What to Do When You Hate an Author
I looked through a Reddit discussion recently on authors readers hated. I was pleasantly surprised that most of the objections came down to the author’s style. People like Stephen King played higgledy-piggledy with his characters early in his stories. J.R.R. Tolkien reads like a boring travelogue to some readers. I myself have sworn off reading Neal Stephenson and Dexter Palmer, because of their style of writing.
And there are a lot of books in which we have to push through some bad elements to appreciate the good. I slavishly read most of James S. A. Corey’s Expanse series of sci-fi novels. I love their use of description (it’s a pseudonym for a pair of writers), their complex characters, and their interesting takes on politics, religion, and technology. But I chafe at their tendency to use too many different point-of-view characters and wait far too long to bring their storylines together. And often to complete a scene, you have to wait too long to come back to a character that was there to finish it.
But the discussion of hated authors often gets personal, especially in this new social media age, where their opinions are often clearly displayed online. Marion Zimmer Bradley, who gave the world The Mists of Avalon and dozens of other fantasy and science fiction books and founded the Society for Creative Anachronism, which now sponsors so many Renaissance Fairs around the world–she is also reviled by many. Her children came forward after her death and reported being sexually abused as children. Even though the abuse was principally enacted by her husband, she is criticized for letting it continue. Does that make her stories less enjoyable?
Unfortunately for many now, it does. I remember reading Orson Scott Card‘s stories, including Ender’s Game and its many sequels in my teens and early 20s. I was not out or newly out during most of that time, and I don’t recall any of the author’s socially conservative beliefs invading the narrative.
At least not overtly. Even in situations where he puts his characters in sexually segregated situations, they are all chaste. There is a noticeable lack of homosexuality in his books that tracks with his previously stated beliefs that homosexual marriages are inherently lesser than heterosexual ones, because homosexuality in his view is a deviant, chosen lifestyle similar to pedophilia and bestiality.
I was certainly one of the ones who turned against him when he started actively speaking about my inferiority and working to keep me from getting equal treatment under the law. I stopped reading his stories, and when I started writing stories, I avoided sending them to Intergalactic Medicine Show. The genre magazine Card started seemed to endure, and I was told that Card himself rarely takes part in the editorial decisions at IGMS.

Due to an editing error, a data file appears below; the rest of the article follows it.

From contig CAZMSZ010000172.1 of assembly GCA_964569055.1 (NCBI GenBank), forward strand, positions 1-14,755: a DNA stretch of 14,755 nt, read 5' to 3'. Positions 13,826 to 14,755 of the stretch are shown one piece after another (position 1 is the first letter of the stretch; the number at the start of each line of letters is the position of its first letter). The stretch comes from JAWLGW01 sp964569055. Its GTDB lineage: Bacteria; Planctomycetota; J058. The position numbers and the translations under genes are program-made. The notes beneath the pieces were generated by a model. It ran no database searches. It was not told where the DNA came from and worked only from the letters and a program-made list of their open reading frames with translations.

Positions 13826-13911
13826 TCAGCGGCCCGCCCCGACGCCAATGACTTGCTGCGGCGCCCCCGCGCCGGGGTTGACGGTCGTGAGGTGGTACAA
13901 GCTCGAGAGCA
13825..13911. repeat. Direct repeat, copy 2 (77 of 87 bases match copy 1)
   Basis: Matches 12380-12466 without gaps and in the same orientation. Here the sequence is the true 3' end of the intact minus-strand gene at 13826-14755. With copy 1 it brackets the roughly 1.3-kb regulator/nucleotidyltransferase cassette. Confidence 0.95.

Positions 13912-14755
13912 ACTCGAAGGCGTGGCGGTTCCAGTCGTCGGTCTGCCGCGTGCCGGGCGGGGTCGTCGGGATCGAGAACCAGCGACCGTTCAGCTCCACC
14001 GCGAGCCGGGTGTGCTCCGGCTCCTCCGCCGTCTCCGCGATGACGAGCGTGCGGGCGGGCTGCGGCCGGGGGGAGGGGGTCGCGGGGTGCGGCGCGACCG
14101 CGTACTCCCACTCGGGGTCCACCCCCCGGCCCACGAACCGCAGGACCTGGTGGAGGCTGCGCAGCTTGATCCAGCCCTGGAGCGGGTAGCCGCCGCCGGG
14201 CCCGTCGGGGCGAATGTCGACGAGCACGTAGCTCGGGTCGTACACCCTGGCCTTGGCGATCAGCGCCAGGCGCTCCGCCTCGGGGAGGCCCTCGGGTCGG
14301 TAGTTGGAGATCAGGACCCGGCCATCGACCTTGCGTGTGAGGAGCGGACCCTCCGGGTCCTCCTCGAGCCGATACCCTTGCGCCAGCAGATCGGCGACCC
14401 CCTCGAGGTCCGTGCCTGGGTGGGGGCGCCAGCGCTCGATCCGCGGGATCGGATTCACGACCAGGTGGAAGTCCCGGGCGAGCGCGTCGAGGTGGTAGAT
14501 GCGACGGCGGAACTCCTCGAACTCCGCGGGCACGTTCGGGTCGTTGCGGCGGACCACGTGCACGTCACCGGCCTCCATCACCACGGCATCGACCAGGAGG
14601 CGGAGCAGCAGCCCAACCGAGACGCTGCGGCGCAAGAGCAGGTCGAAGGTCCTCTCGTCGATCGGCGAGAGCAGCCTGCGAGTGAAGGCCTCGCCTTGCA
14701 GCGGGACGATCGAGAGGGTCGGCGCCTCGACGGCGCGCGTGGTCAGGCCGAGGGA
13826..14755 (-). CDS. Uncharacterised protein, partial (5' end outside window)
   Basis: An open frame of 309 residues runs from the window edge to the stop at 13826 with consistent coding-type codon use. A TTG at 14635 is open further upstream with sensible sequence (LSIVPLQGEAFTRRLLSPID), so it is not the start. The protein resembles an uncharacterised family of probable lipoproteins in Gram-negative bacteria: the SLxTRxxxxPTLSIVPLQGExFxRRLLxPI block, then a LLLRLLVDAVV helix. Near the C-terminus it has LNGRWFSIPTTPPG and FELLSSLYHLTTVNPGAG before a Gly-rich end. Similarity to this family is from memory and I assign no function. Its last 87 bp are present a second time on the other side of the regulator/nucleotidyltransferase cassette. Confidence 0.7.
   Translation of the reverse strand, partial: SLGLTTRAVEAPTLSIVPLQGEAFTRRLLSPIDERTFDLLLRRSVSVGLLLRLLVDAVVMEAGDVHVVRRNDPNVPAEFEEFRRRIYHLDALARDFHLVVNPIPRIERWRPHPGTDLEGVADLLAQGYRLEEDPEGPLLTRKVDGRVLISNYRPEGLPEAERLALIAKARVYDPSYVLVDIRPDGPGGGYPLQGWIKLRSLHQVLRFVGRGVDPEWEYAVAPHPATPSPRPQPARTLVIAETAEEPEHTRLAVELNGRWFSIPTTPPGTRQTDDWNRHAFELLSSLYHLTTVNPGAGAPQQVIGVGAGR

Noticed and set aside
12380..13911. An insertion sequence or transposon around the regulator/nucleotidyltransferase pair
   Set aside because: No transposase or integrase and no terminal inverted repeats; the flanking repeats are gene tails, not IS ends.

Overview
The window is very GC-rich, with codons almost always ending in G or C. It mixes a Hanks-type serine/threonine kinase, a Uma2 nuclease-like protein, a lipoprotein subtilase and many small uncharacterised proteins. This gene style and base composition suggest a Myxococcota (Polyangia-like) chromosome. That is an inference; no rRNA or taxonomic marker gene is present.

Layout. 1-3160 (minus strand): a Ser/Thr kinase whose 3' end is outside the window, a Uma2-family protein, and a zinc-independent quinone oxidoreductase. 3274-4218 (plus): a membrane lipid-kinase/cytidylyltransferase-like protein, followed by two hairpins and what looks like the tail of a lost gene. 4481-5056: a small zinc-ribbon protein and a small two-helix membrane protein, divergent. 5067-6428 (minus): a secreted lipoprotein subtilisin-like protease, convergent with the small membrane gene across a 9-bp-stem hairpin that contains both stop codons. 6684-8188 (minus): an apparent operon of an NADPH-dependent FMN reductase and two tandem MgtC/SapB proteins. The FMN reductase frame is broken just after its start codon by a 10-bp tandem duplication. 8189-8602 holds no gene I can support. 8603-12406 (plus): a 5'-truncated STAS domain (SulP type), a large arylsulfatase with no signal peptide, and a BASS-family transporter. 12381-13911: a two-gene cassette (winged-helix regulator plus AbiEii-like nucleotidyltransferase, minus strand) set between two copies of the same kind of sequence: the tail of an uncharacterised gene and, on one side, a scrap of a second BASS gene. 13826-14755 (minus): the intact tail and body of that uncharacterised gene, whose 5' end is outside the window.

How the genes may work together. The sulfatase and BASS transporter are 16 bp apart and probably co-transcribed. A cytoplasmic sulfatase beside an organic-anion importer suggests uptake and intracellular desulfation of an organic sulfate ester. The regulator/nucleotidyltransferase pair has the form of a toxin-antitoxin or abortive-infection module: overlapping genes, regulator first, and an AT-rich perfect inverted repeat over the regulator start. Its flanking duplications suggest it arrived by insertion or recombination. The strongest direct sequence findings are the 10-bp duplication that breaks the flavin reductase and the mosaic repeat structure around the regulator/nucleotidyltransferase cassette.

I am still distrustful, but I have begun to selectively send his publication stories. All of the ones I send have gay main characters. So far they haven’t accepted any of them.
But how did we get to a place where what authors say and do in their private life so tarnishes their creative output? As I suggested in my last blog post, agreeing to read someone’s novel is like agreeing to be hypnotized. You have to trust that you will be treated well to make that agreement. Certainly part of my hesitance about reading Mr. Card’s works is fear that he will subtly demean me, even if through omission. Critics of the late Ms. Bradley would probably also worry about an insidious belief in the sexual availability of children creeping into her writing. We don’t undergo that sort of a contract without trust.
Greater sensitivity to being “triggered” (especially on college campuses now) shifts responsibility for self-care onto makers of entertainments to protect or at least notify audiences of topics that may or may not negatively trigger them. At the same time, the #MeToo movement has gone beyond making everyone aware of the prevalence of sexual abuse. Too many accused abusers now face dramatic consequences before the validity of the charges is ever weighed. The mere appearance of an accusation seems to make someone irredeemable.
Can we forgive Ms. Bradley for not protecting her children better? I hope so. The dynamics of abuse also affect bystanders, and it is hard to allow the idea that someone you love is hurting your children.
Should I forgive Mr. Card? Since the U.S. Supreme Court’s decision to allow same-sex marriage, he has dropped his opposition to it. He has retired from organizations fighting it. Shouldn’t I have more compassion for someone raised in a borderline-abusive religion like Mormonism and give him some time to overcome that?
I’m working on it. I certainly hope those who have accused me of being short-sighted or enabling oppression will work on it too. Authors are people on journeys too. We learn. We make mistakes. We try to use our influence for good. I’ve met so many authors who are extremely generous with their time and knowledge. They are often champions of volunteerism.
In a time of increasing tribalism that authoritarian regimes have been fomenting, it is a useful exercise to see what value we can find in the words of someone from an opposing side. Behind so many Bible-thumping Right-to-Lifers I have found women reeling from miscarriages and infertility. Behind so many rabid Republicans, I have found subscribers to the American Dream who are losing faith they will ever achieve it.
Every time we open a new book, we wonder where it will take us. You can always put it down, if you end up hating it, but I personally believe the solution is to read the rest of the book before passing judgment on it–or the author.